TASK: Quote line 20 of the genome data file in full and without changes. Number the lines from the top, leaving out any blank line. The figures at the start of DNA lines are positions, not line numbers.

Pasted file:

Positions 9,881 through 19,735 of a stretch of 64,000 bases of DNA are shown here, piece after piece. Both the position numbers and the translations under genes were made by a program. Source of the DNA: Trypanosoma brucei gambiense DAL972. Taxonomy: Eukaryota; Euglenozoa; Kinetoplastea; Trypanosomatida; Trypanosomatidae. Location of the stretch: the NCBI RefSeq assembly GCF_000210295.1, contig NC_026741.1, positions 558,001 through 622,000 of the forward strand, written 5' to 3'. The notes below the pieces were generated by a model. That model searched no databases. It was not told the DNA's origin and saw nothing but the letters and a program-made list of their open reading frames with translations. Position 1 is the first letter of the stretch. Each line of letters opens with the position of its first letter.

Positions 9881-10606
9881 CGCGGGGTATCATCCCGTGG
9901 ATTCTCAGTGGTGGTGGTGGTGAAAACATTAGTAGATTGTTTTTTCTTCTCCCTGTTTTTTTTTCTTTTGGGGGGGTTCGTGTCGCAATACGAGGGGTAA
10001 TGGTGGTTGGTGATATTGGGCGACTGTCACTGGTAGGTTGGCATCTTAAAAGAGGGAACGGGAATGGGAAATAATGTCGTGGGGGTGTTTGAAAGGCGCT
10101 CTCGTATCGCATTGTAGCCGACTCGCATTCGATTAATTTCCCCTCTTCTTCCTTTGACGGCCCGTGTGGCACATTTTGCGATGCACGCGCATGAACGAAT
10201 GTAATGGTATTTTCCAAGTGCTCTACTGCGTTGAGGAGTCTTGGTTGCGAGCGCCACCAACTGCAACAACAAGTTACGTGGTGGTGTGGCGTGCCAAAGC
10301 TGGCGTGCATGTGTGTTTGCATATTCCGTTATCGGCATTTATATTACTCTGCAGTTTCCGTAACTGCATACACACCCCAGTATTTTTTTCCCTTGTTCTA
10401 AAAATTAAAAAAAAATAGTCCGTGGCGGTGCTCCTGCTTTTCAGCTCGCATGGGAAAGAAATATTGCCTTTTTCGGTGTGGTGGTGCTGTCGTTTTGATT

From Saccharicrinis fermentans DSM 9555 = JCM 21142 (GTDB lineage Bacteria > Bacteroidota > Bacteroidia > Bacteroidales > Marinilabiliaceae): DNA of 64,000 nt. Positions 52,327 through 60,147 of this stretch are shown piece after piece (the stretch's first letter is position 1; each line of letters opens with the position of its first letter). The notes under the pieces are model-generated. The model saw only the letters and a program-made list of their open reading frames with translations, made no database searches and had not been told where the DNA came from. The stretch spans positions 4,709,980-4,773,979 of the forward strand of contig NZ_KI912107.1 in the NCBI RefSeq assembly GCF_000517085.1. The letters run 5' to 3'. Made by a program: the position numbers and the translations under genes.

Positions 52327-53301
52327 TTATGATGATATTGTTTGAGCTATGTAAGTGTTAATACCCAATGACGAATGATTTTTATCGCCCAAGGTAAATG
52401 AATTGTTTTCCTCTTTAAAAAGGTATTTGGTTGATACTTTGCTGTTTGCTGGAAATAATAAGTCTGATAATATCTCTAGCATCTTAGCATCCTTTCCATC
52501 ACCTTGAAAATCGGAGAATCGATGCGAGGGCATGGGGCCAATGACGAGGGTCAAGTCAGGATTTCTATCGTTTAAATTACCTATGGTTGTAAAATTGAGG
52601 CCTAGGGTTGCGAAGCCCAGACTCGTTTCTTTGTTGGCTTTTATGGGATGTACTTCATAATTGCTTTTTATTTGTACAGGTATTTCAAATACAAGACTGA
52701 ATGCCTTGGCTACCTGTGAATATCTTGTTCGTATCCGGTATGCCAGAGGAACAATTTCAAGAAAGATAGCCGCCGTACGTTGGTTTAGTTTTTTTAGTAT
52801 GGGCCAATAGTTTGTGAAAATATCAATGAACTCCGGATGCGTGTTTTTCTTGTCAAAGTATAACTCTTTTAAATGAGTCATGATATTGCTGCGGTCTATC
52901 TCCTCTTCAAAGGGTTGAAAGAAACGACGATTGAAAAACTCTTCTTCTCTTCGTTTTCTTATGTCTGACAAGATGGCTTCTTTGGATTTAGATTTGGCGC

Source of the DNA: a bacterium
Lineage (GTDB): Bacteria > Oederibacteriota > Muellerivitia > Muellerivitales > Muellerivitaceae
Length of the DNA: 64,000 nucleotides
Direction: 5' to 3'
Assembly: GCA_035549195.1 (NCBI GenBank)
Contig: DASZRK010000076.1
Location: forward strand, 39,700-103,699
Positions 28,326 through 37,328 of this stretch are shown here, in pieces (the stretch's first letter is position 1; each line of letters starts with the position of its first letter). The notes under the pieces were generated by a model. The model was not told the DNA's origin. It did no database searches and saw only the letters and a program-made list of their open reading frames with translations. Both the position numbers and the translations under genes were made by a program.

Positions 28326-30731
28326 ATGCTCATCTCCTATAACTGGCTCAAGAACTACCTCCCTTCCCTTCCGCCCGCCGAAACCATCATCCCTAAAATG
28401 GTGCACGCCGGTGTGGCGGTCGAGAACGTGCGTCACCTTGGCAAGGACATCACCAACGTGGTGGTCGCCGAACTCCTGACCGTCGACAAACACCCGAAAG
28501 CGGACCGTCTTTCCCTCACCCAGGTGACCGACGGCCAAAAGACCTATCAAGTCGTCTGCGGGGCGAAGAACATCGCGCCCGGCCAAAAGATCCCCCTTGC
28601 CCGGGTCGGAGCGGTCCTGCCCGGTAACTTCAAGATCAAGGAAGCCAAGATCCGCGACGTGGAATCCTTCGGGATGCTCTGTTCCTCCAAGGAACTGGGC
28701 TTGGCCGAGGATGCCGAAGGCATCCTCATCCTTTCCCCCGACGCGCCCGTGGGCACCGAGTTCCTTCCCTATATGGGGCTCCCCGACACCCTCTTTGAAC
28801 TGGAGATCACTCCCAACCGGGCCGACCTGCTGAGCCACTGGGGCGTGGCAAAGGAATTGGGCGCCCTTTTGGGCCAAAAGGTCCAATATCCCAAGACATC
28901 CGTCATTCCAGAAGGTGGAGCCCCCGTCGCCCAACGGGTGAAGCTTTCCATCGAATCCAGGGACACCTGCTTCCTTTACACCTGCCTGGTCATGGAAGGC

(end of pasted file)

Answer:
Lineage (GTDB): Bacteria > Oederibacteriota > Muellerivitia > Muellerivitales > Muellerivitaceae